As I was going through articles on Super Tuesday yesterday, I couldn’t believe me eyes. Much of the punditry was spinning Mitt’s smashing victory — winning twice as many contests as Santorum and slaughtering his rival in the total delegates won — as, if not a loss, then something less than what it was.
I wrote about this for PJ Media:
Let us put this nonsense to bed once and for all: Mitt Romney was a huge winner on Super Tuesday. By any objective measurement — total votes, delegates won, margin of victory, and the fact that in the four contests he didn’t win he finished second (even beating Santorum in Georgia) — Romney should be credited with almost putting the nomination out of reach. Only a miracle — “an act of God” says the Romney camp — could deny him the Republican nomination at this point. That’s only a slight overstatement.
As Josh Putnam pointed out before the Super Tuesday delegate count was even known, there is no practical or realistic path to 1144 — the number of delegates needed for the nomination — for either Santorum or Gingrich. Santorum would have to start beating the pants off Romney to gain the lion’s share of delegates in states that award them proportionally, and would also have to cross thresholds of more than 50% of the vote in some states that have the winner-take-all rules. And all Romney has to do is finish a fairly close second in states he doesn’t win to keep piling up the delegates.
RealClearPolitics gives Romney 404 delegates to Santorum’s 161. The problem with playing catch-up is best illustrated by what happened in Oklahoma. Santorum won the state by 5 points over Romney, but only picked up one delegate on him — 14-13. With Romney currently enjoying a 250-delegate lead, the delegate math starts to weigh heavily on Santorum’s campaign.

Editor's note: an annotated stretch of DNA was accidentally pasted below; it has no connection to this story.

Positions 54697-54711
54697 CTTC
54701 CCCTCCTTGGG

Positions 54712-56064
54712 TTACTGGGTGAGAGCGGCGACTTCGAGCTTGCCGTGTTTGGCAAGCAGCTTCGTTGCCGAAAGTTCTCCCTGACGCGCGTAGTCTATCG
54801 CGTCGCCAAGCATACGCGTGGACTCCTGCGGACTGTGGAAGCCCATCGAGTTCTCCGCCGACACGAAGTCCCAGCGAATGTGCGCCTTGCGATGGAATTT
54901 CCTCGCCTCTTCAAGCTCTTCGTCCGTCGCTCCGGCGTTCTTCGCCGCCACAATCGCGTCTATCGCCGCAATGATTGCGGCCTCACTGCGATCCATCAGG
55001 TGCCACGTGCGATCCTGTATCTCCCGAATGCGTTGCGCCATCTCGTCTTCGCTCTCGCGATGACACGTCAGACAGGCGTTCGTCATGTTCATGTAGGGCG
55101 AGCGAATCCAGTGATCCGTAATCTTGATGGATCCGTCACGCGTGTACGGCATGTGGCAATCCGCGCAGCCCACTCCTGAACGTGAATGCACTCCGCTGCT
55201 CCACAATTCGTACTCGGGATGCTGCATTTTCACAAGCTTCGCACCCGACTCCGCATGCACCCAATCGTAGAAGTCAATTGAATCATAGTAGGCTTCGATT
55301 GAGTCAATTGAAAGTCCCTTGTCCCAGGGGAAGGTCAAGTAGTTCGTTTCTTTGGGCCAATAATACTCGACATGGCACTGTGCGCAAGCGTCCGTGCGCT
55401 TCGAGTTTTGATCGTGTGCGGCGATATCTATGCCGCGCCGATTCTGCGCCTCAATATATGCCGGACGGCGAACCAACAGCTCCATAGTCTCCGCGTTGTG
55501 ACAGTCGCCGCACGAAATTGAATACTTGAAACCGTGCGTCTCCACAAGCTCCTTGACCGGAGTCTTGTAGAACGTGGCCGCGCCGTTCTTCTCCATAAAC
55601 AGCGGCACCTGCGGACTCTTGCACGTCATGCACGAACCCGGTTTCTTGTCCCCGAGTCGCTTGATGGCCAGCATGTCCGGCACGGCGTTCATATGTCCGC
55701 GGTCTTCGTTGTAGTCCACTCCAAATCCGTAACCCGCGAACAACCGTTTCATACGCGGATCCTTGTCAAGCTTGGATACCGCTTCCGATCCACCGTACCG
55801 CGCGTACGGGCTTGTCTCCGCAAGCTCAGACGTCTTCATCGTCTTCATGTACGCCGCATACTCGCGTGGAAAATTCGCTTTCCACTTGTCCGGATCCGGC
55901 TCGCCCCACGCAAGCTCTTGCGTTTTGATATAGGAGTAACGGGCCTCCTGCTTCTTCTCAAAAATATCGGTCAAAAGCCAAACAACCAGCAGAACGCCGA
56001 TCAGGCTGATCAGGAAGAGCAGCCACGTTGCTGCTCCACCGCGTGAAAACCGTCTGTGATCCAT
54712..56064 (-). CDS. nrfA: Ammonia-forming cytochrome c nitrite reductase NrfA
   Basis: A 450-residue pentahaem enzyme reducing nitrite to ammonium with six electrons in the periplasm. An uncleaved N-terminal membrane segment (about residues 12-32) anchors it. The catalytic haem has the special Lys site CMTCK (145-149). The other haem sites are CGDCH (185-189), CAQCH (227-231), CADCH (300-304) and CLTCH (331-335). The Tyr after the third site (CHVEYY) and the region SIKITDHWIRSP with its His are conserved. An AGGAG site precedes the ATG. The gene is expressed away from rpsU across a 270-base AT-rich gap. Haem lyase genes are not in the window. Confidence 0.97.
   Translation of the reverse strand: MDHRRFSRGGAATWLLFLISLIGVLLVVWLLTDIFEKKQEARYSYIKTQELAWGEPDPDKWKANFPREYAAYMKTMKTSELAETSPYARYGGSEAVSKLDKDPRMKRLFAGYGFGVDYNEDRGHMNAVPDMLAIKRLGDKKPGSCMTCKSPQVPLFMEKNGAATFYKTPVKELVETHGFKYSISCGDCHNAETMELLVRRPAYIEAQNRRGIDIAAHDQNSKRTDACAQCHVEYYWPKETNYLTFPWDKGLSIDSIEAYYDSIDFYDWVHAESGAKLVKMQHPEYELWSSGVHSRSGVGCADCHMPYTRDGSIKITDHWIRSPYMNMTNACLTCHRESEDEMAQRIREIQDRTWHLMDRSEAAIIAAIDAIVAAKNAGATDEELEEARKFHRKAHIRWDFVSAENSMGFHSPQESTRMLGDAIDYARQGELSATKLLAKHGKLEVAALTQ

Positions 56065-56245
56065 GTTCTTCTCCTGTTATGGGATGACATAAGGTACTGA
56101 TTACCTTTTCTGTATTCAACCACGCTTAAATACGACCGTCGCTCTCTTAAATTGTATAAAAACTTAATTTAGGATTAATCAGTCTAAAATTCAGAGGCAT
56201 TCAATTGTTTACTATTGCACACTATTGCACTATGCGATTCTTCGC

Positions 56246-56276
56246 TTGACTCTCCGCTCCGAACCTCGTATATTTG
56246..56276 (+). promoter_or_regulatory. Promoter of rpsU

No, it is not impossible for Santorum to win. But it is now extremely unlikely — largely as a result of what transpired on Super Tuesday. In order for Santorum to win, he would have to garner 65% of the remaining delegates at stake. Gingrich would need 70%. Romney needs just 48%. So far, Santorum has won 22% of the delegates while Romney has grabbed 52%. Even if Gingrich were to drop out, the prospect of Santorum running up those totals is a very long shot at best.
It is false to assume that every single Gingrich supporter would transfer their allegiance to Santorum if the former speaker were to drop out. That makes the argument that splitting the conservative vote is the only thing keeping Santorum from winning an inaccurate one. In fact, Santorum is already dominating the conservative vote with Gingrich finishing a distant second. Only in Georgia did Newt beat Rick among conservatives. Elsewhere, it was Santorum: 36-12 in Vermont; 50-18 in Ohio; 53-22 in Tennessee; and 32-9 in Oklahoma.
No doubt a race without Gingrich would give Santorum a nice little bump in some northern states. And he would continue to dominate Romney in many Deep South states. But the rules, and the math, still favor Romney — even with a Gingrich withdrawal.